If the code in the head section of the document fails to load properly, the visible elements in the body section may not work correctly. This can cause issues like a page not loading properly or not being responsive. For example, if the CSS code doesn’t load, the page may appear as a jumbled mess of text and images, without any formatting or structure. Or if the JavaScript code doesn’t load, the page may not respond to user interactions like clicks or hover effects. 

Therefore, it’s important to ensure that the code in the head section of your HTML documents is properly formatted and contains all the necessary information for the browser to render the page correctly.

When it comes to evaluating a web page, Google uses a crawler called Googlebot as the first point of contact. This is where the website’s first handshake with Google systems takes place.

So what does Googlebot see on the page?

The first thing Googlebot does is scan the head of the web page to obtain information such as the title, meta tags, and other elements that are loaded for the page to function properly. This information helps Google to understand what the page is about and how it should be categorized.

After scanning the head, Googlebot moves on to the body of the web page and analyzes how it is rendering for the user. This includes evaluating the structure of the content, as well as assessing things such as loading times, image quality, and overall user experience. If the web page includes a video, Googlebot will look at how well the video is loading and what the video is about.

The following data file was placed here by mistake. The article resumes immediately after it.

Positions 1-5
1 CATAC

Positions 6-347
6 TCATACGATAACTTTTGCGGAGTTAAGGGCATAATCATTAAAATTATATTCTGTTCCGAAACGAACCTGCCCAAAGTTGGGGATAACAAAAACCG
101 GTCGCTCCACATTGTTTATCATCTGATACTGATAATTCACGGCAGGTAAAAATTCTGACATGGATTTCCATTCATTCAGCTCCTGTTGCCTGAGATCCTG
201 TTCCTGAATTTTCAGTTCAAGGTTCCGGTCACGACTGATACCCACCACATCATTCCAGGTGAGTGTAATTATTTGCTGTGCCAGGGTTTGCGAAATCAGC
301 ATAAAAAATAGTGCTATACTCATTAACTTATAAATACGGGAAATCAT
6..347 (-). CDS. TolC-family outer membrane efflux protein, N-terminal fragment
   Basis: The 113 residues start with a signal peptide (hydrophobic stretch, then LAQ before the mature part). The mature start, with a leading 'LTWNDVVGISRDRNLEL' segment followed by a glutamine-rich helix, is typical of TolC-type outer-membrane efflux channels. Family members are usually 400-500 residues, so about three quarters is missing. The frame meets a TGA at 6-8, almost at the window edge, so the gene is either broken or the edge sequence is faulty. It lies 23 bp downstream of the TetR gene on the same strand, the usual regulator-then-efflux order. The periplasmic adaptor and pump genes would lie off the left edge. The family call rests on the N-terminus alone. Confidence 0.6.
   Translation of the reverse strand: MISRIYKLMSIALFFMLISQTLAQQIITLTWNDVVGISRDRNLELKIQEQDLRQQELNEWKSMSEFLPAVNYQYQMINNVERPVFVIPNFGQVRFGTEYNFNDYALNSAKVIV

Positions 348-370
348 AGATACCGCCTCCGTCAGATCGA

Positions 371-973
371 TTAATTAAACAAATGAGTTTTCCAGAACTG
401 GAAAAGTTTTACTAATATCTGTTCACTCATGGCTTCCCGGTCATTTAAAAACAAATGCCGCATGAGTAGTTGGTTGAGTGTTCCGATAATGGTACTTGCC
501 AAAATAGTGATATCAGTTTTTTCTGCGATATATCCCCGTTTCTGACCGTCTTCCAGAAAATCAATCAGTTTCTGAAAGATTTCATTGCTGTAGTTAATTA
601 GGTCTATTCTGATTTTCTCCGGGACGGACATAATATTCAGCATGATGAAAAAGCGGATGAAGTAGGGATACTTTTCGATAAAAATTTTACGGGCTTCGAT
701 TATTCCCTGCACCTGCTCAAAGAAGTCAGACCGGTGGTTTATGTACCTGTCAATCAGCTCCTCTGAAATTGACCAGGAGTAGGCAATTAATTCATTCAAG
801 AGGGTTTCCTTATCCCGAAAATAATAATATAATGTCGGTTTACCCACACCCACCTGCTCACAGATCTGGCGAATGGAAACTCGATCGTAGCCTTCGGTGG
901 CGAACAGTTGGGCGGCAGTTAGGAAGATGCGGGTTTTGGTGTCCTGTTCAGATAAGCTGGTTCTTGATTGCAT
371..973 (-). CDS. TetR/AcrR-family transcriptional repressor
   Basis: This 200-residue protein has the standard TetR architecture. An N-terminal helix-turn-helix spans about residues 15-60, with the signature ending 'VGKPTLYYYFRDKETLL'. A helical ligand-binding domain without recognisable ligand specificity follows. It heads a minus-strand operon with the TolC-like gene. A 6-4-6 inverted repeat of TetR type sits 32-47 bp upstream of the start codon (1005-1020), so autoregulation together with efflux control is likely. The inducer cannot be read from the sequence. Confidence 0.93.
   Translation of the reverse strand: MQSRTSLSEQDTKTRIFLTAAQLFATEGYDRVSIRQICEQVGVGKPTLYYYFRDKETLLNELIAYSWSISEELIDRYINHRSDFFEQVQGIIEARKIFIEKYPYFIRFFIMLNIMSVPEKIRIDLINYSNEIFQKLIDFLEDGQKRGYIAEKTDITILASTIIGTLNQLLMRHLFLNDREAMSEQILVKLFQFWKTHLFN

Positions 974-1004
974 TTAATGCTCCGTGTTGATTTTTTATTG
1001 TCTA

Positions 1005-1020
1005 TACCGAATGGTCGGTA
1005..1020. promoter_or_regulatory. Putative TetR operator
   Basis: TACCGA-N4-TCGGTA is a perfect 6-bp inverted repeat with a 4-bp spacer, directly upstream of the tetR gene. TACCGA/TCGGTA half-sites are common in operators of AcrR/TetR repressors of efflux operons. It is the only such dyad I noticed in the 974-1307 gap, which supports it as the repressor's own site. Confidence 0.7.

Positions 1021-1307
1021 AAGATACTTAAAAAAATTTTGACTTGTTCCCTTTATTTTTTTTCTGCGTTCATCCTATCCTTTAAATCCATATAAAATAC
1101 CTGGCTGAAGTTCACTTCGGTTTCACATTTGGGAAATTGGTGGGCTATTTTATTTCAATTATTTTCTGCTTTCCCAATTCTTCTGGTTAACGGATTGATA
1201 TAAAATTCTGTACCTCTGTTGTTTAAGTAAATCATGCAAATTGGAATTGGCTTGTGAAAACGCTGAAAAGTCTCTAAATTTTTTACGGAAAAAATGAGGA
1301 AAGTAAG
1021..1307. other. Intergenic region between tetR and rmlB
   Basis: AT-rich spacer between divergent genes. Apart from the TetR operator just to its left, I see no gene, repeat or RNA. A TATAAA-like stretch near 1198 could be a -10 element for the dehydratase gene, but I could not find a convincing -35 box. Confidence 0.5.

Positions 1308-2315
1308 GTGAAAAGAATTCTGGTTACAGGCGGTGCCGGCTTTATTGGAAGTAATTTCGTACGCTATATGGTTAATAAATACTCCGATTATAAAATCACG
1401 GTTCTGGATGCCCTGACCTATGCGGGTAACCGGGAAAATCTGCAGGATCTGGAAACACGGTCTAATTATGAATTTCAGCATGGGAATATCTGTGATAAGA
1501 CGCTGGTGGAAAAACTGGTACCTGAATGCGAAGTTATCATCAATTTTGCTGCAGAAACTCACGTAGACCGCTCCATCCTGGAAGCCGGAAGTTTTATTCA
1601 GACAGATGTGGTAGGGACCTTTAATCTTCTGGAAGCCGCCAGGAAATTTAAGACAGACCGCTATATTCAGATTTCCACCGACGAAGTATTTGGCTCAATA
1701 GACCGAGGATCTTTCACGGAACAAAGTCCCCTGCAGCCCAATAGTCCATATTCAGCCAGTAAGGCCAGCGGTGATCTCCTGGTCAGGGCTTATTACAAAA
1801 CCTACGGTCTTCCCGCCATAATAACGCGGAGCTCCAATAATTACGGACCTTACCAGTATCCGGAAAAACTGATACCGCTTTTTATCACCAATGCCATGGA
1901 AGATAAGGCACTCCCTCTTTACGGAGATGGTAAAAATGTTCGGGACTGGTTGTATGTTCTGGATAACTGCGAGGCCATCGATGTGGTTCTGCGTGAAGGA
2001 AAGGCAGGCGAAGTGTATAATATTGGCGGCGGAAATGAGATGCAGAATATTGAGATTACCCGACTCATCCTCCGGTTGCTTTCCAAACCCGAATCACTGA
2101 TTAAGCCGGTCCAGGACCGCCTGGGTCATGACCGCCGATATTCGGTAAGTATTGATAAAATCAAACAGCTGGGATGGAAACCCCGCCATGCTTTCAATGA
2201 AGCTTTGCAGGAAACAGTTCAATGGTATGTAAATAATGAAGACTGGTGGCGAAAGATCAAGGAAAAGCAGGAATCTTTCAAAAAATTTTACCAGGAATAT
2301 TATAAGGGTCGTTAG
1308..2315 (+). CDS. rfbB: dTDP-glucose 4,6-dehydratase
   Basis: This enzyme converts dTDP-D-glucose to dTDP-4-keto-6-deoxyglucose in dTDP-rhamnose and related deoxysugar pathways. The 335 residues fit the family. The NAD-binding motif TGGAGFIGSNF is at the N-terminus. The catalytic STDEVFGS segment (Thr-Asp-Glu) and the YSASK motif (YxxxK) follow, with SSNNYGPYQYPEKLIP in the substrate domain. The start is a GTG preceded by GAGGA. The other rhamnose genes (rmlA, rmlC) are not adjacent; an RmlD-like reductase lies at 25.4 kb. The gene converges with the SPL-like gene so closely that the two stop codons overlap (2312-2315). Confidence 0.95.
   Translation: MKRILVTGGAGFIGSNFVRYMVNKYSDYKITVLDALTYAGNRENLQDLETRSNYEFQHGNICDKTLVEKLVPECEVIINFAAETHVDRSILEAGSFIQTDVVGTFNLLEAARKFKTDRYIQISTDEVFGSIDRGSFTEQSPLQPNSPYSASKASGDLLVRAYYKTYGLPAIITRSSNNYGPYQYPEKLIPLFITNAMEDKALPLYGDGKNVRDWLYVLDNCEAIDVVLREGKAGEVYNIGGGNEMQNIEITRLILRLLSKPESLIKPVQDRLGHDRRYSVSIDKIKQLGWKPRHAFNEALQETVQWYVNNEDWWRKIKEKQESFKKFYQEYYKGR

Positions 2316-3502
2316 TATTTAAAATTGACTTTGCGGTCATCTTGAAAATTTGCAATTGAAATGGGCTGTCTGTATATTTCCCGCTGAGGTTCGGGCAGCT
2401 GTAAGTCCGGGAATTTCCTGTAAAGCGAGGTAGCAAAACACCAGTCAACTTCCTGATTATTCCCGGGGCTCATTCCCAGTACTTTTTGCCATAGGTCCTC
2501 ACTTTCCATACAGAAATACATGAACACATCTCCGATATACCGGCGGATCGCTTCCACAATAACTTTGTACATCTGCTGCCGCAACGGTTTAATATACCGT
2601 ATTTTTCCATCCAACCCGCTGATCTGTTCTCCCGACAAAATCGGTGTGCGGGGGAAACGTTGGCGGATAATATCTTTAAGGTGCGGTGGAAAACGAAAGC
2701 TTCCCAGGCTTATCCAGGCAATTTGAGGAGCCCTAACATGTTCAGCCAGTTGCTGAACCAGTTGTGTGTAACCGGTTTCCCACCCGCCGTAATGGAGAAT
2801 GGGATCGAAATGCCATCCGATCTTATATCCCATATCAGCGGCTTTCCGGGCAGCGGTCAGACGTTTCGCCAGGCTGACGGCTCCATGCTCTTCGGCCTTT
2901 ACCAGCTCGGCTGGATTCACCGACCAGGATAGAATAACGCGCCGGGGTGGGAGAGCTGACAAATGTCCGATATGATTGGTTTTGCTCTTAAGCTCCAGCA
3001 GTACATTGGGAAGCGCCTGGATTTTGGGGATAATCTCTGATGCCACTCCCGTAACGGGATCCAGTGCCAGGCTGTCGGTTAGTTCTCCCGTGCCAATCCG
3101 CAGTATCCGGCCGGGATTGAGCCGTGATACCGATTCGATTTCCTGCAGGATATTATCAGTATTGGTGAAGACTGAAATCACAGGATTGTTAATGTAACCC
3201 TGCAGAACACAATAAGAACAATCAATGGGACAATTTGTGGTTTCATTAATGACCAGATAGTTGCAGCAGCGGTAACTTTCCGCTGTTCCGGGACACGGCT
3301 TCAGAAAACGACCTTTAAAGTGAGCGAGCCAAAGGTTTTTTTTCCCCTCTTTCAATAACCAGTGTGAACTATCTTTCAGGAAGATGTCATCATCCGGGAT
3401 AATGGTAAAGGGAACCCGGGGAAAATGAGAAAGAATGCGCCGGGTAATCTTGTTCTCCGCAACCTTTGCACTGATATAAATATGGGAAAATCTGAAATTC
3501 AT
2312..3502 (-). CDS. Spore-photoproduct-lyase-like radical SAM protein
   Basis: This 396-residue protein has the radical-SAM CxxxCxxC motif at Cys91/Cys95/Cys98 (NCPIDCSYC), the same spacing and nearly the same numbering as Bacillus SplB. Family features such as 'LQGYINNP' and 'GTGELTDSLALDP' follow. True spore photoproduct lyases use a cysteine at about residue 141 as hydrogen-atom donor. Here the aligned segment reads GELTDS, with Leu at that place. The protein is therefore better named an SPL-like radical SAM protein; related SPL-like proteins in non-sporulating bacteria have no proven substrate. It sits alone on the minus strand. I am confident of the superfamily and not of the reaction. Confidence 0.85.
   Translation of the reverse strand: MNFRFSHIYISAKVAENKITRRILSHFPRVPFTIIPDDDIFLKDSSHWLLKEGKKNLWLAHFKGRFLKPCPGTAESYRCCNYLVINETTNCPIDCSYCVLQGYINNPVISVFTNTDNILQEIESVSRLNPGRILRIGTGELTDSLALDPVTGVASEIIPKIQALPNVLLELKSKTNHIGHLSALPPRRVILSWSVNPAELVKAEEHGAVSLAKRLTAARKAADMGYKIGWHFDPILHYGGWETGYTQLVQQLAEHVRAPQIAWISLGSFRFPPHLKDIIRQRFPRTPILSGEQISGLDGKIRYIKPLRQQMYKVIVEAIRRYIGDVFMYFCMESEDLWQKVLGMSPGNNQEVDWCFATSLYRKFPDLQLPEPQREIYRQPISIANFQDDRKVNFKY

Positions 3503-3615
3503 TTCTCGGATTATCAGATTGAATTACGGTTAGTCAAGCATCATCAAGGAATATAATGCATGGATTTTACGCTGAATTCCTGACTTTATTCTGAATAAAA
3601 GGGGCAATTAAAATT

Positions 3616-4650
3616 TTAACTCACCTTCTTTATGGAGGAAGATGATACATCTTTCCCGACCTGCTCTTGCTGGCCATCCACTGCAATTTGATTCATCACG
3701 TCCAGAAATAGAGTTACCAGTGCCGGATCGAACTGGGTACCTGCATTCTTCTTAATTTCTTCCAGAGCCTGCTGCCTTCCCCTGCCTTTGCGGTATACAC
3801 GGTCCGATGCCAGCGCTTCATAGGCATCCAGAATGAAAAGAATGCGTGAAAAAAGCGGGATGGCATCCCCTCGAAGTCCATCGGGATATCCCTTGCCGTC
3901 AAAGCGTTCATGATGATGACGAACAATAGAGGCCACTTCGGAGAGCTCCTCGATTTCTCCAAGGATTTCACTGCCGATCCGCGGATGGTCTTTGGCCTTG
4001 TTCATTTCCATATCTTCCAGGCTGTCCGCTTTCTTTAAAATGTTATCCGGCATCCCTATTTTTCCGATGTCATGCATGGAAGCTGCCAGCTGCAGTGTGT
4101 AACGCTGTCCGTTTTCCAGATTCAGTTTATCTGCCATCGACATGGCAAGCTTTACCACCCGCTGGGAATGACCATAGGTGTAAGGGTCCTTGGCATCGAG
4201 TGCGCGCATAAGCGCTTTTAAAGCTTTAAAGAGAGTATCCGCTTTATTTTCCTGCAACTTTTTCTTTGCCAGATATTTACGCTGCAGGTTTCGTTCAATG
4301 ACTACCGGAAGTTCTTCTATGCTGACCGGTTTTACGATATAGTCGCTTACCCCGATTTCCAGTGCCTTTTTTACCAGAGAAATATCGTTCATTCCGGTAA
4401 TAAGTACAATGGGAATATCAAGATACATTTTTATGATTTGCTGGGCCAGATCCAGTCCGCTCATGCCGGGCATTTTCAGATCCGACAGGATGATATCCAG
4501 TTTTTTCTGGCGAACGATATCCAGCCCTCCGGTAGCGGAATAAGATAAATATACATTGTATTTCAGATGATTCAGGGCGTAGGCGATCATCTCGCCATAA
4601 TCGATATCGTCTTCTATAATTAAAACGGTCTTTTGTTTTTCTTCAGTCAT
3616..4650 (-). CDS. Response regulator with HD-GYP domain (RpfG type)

It’s worth noting that Googlebot considers hundreds of other factors when assessing a web page, depending on the content that’s present on the page.

Google Search engineer Gary Illyes shares more technical insight here in this video:

Google’s ultimate goal is to generate signals that can be used by its search algorithm to determine whether the page should be indexed or not. If the page is indexed, the algorithm will use the signals to determine relevant keywords based on the page’s content, and it will assign a ranking to those keywords. This helps users find the most relevant and useful content when they conduct searches on Google.

Google continues to be the most popular search engine by providing easy access to the vast online world. Google examines each web page thoroughly, from its code to the content it displays, to ensure that users find what they are looking for.

Written By

Picture of Sayem Shahid

Sayem Shahid

Sayem is a web developer who loves writing code and making magic happen. The most exciting part of his job? Connecting the dots: figuring out how to translate what people want to happen in computer languages! When it's not work time, you'll find him in the kitchen cooking up something delicious or playing billiards with friends on the weekends.